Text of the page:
Membership Overview
Violence Reduced in California State Hospitals
April 26, 2017   

Most patients (including inpatients) with mental illness are not violent. However, there is an increased risk of violent or aggressive behavior associated with some psychiatric illnesses including schizophrenia and bipolar disorder. In 2013, the California Department of State Hospitals (DSH) recognized that inpatient violence within the state hospital system (which includes the Atascadero, Coalinga, Metropolitan, Napa, and Patton hospitals) was at an alarming figure (9449 acts of either patient-patient or patient-staff violence). The DSH therefore began to increase efforts to reduce violence including enlisting the help of the Neuroscience Education Institute (NEI) and a panel of expert mental health professionals from around the state of California to develop a set of assessment and treatment guidelines. Since the publication and implementation of these California State Hospital Violence Assessment and Treatment (Cal-VAT) guidelines in 2014, the number of violent acts has been significantly reduced by approximately 34% (6231 violent acts in 2014 and 6344 violent acts in 2015) across all hospitals. This reduction is most prominent in terms of severe violence and most especially in terms of patient-staff violence.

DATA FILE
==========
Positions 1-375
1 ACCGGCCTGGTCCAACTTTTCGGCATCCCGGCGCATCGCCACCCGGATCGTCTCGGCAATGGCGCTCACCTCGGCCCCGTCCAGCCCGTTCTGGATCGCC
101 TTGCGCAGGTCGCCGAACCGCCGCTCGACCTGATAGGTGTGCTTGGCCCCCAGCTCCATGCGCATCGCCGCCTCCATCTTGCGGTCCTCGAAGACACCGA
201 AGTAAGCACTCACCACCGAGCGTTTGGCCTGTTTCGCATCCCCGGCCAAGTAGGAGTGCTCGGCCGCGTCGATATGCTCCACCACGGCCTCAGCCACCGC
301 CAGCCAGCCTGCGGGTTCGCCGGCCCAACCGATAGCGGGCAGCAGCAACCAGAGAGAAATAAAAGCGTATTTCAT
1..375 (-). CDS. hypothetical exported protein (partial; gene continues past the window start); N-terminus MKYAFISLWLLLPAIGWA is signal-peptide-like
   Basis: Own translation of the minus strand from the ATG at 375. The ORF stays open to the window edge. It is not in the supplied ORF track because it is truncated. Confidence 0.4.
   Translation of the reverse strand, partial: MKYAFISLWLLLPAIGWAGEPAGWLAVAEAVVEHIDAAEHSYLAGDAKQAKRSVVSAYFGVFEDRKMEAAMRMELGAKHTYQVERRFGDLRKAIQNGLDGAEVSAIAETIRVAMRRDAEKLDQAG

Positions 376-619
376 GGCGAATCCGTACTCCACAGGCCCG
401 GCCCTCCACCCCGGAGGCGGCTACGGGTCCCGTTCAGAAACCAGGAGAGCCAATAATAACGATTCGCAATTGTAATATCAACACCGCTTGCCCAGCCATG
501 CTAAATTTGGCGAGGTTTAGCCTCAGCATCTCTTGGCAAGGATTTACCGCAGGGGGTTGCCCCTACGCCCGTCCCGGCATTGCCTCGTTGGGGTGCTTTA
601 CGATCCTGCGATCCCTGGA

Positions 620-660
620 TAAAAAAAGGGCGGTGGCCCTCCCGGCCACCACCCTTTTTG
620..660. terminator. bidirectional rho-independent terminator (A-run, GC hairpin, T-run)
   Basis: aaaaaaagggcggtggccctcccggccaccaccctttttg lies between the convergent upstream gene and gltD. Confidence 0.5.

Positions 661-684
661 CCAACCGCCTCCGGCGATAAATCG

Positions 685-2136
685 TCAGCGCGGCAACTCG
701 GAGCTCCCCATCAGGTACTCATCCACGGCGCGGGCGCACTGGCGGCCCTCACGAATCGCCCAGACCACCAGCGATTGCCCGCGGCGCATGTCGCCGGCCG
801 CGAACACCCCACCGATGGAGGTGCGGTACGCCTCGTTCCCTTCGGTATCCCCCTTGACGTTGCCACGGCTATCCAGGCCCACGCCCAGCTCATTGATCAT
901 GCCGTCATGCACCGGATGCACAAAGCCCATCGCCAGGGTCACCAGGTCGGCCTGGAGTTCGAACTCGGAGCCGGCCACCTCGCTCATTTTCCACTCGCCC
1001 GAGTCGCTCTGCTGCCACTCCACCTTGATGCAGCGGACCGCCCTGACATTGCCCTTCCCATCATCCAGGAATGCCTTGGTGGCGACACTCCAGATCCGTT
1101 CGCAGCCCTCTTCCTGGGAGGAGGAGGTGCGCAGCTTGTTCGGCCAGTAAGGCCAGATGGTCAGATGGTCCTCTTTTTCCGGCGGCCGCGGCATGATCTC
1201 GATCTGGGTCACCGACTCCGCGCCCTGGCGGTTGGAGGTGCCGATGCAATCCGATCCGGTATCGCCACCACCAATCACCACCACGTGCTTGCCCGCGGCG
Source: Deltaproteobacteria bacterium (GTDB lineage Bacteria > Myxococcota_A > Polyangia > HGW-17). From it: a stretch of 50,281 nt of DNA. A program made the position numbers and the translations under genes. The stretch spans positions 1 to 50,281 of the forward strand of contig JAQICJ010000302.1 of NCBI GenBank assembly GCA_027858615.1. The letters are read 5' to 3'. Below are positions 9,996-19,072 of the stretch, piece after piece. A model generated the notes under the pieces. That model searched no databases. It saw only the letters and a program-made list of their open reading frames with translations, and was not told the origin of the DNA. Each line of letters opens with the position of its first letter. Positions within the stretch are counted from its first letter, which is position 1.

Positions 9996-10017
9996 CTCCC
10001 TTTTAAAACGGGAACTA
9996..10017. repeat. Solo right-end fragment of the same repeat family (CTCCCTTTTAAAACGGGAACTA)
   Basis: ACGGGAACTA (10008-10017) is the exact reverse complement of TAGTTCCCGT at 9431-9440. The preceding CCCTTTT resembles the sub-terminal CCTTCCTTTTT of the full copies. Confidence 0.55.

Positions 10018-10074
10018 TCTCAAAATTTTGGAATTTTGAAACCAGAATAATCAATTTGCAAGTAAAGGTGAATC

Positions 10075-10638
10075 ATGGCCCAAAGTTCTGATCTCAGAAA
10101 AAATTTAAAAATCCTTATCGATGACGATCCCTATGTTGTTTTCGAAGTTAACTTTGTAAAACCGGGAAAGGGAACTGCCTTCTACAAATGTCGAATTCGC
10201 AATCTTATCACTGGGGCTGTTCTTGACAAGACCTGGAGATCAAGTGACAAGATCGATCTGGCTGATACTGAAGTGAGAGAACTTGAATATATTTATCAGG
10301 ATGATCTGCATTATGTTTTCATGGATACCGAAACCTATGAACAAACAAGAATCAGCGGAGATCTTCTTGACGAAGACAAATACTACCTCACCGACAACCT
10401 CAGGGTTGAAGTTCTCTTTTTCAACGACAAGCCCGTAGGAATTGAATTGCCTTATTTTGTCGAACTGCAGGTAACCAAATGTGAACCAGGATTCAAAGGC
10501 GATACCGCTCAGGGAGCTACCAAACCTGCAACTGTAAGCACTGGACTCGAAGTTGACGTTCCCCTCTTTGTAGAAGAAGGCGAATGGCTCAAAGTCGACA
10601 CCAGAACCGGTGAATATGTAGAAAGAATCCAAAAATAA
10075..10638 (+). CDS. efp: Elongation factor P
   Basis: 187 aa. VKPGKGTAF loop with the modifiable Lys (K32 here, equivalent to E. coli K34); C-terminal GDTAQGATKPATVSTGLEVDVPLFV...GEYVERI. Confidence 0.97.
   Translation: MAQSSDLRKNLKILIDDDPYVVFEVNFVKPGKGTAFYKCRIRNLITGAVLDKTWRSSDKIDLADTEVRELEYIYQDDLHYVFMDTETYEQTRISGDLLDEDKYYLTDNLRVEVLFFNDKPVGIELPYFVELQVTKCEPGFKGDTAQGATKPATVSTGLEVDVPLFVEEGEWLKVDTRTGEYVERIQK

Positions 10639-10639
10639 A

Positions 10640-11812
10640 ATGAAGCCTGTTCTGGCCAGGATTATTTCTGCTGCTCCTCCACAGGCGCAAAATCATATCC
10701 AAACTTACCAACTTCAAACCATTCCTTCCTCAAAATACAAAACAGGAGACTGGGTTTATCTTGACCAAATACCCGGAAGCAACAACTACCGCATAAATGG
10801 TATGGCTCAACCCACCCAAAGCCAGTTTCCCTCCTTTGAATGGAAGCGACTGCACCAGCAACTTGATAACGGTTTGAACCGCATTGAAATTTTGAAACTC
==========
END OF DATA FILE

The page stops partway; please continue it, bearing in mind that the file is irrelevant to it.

This is great news, not only in terms of 3,000 fewer violent acts occurring each year, but also in terms of the impact that guidelines in general can have on patient and practice outcomes. The World Health Organization has recently reported that depression is the #1 cause of disability and poor health worldwide (see previous TMIP article); some of this issue may in fact be due to the unrecognized presence of mixed features in patients presenting with symptoms of depression. Fortunately, NEI (along with a panel of the top 20 mood disorder experts from around the world) has just published a set of guidelines for the recognition and treatment of depression with mixed features. We look forward to seeing the impact that these mixed depression guidelines may have on outcomes for patients with depression.

>> Reports and Data. California Department of State Hospitals.

References:

Stahl SM, Morrissette DA, Cummings M et al. California State Hospital Violence Assessment and Treatment (Cal-VAT) guidelines. CNS Spectr 2014;19(5):449-65.

Dardashti LJ, O'Day JA, Barsom MW et al. Illustrative cases to support the Cal-VAT guidelines. CNS Spectr 2015;30(3):311-18.

Stahl SM, Morrissette DM, Faedda G et al. Guidelines for the recognition and management of mixed depression. CNS Spectr 2017; Epub ahead of print. (Open Access)